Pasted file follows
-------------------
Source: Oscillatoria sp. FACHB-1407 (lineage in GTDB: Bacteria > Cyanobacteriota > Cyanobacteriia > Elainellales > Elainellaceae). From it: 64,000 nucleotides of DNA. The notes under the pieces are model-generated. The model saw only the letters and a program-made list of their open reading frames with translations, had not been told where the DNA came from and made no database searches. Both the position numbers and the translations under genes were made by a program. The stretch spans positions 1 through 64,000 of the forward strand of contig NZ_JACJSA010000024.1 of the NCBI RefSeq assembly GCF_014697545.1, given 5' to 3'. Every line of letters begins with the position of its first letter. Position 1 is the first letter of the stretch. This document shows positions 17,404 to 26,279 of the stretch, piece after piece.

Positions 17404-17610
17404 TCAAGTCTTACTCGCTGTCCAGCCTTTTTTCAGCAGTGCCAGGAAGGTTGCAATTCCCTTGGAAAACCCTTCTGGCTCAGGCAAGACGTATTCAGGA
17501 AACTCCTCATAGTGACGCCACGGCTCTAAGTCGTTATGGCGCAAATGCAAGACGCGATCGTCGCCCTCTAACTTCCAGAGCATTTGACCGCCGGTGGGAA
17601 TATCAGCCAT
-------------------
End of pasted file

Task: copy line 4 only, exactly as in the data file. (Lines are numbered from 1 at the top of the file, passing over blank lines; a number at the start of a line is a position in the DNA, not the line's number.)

17501 AACTCCTCATAGTGACGCCACGGCTCTAAGTCGTTATGGCGCAAATGCAAGACGCGATCGTCGCCCTCTAACTTCCAGAGCATTTGACCGCCGGTGGGAA